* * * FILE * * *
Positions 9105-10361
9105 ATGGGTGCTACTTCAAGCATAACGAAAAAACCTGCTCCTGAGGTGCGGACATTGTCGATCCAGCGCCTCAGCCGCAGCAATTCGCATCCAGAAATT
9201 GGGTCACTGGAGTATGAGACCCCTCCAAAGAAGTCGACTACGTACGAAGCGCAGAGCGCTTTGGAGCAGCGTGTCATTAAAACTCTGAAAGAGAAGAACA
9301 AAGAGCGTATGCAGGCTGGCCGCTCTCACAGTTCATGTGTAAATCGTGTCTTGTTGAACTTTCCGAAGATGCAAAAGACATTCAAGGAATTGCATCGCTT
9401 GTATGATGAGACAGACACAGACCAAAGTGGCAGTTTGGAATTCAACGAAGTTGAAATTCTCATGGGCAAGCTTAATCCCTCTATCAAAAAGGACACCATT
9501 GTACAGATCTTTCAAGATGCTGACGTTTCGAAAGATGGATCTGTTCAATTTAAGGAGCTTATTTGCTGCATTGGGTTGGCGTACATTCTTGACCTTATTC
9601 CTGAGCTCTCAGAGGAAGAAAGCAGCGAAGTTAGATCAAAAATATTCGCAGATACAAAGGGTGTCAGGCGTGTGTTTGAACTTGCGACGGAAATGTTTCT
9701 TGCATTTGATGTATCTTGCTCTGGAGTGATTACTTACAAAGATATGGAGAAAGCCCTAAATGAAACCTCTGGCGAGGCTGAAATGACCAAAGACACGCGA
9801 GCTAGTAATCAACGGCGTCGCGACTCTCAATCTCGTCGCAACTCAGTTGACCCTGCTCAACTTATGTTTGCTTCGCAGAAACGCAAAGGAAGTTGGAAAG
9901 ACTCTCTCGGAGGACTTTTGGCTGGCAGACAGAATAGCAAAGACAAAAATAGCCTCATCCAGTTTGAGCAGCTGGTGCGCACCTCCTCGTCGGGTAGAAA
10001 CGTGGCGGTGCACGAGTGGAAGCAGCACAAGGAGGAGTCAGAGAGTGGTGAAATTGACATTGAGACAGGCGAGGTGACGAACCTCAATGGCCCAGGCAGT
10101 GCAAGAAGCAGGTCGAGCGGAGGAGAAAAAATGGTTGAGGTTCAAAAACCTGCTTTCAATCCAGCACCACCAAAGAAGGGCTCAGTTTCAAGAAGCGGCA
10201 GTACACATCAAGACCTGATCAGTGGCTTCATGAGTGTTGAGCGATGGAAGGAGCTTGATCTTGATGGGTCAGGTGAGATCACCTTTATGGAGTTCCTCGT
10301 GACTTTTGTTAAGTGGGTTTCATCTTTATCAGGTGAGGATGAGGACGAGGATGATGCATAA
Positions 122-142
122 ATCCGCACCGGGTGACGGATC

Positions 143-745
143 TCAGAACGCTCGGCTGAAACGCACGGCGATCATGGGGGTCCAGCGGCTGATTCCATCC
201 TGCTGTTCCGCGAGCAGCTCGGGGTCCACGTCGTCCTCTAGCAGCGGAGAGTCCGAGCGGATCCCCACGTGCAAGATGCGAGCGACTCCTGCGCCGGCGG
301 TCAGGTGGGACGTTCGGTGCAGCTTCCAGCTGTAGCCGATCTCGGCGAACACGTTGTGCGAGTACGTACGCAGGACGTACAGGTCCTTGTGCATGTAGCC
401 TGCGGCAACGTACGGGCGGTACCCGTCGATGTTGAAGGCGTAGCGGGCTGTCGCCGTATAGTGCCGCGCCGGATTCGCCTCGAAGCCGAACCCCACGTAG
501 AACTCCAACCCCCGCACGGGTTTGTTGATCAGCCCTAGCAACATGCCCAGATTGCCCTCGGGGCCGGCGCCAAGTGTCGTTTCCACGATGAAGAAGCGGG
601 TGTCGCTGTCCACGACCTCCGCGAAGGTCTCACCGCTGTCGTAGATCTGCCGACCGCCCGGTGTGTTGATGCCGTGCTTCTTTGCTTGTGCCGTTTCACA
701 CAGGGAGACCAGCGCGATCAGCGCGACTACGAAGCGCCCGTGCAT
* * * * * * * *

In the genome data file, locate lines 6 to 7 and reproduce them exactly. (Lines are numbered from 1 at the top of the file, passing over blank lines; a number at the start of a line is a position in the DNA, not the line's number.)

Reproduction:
9501 GTACAGATCTTTCAAGATGCTGACGTTTCGAAAGATGGATCTGTTCAATTTAAGGAGCTTATTTGCTGCATTGGGTTGGCGTACATTCTTGACCTTATTC
9601 CTGAGCTCTCAGAGGAAGAAAGCAGCGAAGTTAGATCAAAAATATTCGCAGATACAAAGGGTGTCAGGCGTGTGTTTGAACTTGCGACGGAAATGTTTCT